There are many stories to be told from the L-L League wrestling championships. Here’s two of them.
Not the size of the dog in the fight
At the start of the 2017-18 wrestling season, Solanco needed someone to fill the 106-pound weight class.
Although he was way undersized — he had wrestled at 75 pounds as an eighth grader — freshman Dominic Flatt accepted the challenge.
And took more than his share of lumps, winning 10 times in 26 starts.
This year he’s back at 106, a little bigger, but still not as big as competitors who are cutting down from the mid-teens.
“I’m still 100 pounds,” he said Saturday, wearing the gold medal of an L-L champion.
A medal he would soon relinquish. More on that in a moment.
“I weighed in at 99.5,” he said. “When you come in (and) you’re the lightest dog, that’s a motivator. Fight like the biggest dog.”
Realizing he would, once more, likely be the lightest dog at 106 this season, Flatt worked on things he could control, muscles and muscle memory.
He is a regular at the Golden Mules early morning lifting sessions and, beyond attending several camps over the summer, is a dogged workout partner with assistant coach Joe Welk.
The work ethic has paid dividends as Flatt’s sophomore campaign features, to date, as many victories, 27, as he had matches last year.
The latest victory came Saturday afternoon in the 106-pound finals where Flatt, the No. 3 seed, met top-seeded Manheim Township junior Micah Sams in a rematch of their dual meet pairing.
“He beat me two weeks ago,” Flatt said, “so I was just ready to do my best, and just take it to him.”
Hitting a throw, Sams had pinned Flatt in 1:46 in the dual meet. Flatt was mindful that Sams would go for a throw once again.
When he did, Flatt was ready, dropping low and into a double leg takedown.
He took Sams to his back, for four points, and widened his advantage with a second-period snapback, the early-morning lifting paying off.
Flatt finished off with an 8-1 victory and his first league medal.
Which he then gave to Jaxon Brubaker, the Doe Run Elementary third-grader with Saul-Wilson Syndrome, who was “adopted” this past season by the Manheim Central football team as their manager.
Children with Saul-Wilson Syndrome, a rare genetic disorder, are charecterized by small stature. Brubaker is the size of a three-year old, and while he’ll likely never be able to wrestle, he is a “small dog” with a huge heart.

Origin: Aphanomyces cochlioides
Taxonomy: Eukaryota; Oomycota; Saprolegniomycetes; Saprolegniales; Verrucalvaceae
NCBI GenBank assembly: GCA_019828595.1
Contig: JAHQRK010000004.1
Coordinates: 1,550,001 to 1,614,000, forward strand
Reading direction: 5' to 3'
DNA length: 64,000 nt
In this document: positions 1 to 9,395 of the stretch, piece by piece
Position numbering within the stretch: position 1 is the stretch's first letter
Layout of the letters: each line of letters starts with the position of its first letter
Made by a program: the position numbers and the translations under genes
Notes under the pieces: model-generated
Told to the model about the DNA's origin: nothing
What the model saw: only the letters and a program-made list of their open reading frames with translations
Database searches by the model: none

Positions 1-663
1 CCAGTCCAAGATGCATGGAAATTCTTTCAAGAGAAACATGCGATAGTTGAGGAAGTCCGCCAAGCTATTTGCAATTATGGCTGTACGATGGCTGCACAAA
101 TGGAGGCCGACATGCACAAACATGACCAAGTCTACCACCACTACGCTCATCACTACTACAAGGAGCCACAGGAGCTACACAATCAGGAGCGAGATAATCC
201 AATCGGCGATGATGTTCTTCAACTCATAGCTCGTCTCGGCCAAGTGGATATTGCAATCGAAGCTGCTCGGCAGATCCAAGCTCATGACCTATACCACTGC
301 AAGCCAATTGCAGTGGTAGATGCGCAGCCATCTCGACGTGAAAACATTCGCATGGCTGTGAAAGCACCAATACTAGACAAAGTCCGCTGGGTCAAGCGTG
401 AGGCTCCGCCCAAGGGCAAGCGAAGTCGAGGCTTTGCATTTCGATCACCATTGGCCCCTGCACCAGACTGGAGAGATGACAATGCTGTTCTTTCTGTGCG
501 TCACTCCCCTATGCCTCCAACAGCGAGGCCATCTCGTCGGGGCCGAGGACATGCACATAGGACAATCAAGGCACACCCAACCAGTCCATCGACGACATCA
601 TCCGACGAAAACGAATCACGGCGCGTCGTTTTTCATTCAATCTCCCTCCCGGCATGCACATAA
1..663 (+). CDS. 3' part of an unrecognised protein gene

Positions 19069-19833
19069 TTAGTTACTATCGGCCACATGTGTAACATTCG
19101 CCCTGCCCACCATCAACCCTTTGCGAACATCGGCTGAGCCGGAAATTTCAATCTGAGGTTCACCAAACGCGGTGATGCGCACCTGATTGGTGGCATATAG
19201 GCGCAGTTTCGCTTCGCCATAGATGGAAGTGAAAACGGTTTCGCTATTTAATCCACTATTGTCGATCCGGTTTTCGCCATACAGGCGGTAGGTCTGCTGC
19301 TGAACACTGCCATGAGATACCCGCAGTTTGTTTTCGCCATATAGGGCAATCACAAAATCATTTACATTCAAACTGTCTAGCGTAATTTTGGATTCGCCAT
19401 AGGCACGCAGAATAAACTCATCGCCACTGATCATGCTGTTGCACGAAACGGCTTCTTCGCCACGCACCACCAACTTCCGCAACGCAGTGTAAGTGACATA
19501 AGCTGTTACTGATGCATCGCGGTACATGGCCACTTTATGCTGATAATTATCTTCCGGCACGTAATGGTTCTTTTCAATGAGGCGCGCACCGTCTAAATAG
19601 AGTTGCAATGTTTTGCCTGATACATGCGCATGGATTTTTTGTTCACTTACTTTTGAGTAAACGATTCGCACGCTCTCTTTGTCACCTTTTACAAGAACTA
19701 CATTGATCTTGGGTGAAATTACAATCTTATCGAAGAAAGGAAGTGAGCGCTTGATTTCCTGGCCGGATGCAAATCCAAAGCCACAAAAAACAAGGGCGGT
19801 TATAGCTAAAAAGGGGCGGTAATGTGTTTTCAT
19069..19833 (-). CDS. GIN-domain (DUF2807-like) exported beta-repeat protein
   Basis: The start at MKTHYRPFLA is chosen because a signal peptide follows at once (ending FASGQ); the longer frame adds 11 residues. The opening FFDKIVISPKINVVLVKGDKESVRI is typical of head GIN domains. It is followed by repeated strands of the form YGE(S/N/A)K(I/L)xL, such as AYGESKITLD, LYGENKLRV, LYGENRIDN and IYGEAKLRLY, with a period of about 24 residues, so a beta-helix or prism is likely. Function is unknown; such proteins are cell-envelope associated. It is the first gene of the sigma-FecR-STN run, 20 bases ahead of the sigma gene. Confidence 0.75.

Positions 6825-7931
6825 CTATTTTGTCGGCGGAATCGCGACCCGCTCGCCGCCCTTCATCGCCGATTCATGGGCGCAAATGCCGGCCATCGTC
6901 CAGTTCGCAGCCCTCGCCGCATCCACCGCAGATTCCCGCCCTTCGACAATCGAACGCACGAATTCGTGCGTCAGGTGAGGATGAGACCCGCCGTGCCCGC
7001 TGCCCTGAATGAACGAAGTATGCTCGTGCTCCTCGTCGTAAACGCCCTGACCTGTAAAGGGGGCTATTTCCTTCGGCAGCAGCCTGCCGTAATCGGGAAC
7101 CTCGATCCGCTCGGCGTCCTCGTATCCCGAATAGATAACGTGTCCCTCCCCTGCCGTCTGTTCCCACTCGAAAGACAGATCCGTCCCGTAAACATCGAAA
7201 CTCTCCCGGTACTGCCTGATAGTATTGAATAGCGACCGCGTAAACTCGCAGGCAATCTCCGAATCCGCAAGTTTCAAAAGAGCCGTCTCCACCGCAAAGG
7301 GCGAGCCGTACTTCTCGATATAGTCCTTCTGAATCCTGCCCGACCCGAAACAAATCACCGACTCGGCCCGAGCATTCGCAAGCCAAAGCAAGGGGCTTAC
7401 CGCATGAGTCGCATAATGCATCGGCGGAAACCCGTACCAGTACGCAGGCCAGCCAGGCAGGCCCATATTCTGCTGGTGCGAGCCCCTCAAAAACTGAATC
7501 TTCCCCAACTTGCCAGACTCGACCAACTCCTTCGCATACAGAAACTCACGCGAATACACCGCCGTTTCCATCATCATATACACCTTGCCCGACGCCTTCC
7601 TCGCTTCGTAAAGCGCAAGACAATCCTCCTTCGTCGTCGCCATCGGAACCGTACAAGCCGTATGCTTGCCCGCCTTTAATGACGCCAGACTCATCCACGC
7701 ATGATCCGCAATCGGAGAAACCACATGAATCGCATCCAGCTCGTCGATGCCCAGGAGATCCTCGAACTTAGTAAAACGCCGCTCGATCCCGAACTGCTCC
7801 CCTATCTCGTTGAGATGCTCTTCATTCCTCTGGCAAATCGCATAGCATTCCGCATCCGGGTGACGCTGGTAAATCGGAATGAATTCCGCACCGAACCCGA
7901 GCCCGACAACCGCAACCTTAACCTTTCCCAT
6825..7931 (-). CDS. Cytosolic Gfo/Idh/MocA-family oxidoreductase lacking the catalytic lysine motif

A heart has big as Dominic Flatt’s.
Big Heart moment. @SolancoWrestler Dom Flatt gives Manheim Central's Jaxon his first place medal from todays LL Championship after he heard Jaxon would never be able to wrestle due to medical reasons. @LititzRecord @BruceMorgan8 @CoachHahnMCFB @BaronSports717 @LancasterSports pic.twitter.com/Nfx8FgOLv5— Kirk Neidermyer (@KirkNeidermyer) January 27, 2019
Patience is a virtue
A visitor asked Warwick senior Roland McClune where he’d been the last three years.
McClune, who capped an outstanding league tournament by winning the 195-pound title Saturday, has made the most of his first year as a varsity regular.
Blocked by an upper classmen-heavy lineup his sophomore and junior years, McClune was 3-4 in a late-season sophomore appearance at 170 and won seven of his first eight starts at 195 as a junior spot-starter before tailing off.
“I always managed, somehow, through injuries or bumping up, to find a way to get into the lineup,” he said.
With 195 all to himself this season, he’s made the most of his opportunity by posting a 19-6 record thus far.
Entering the weekend as the No. 6 seed, McClune ousted third-seeded Ben Sola of Cocalico 9-0 Friday night, then bounced No. 2 seed Chase Mathias of Hempfield Saturday morning in the semifinals 9-6.
Trailing Mathias 6-4 late, McClune pushed to the bell — his coaches advice — taking Mathias down into a pinning combination.
In the finals against Lampeter-Strasburg’s Johnny Franklin — himself a giant killer, pinning the No. 1 seed in the semis — McClune maintained good position, slipping two Franklin headlocks for a 5-3 victory.
“It’s amazing, it really is,” he said. “No one really thought I was going to make it anywhere.”
Now he’s a league champion.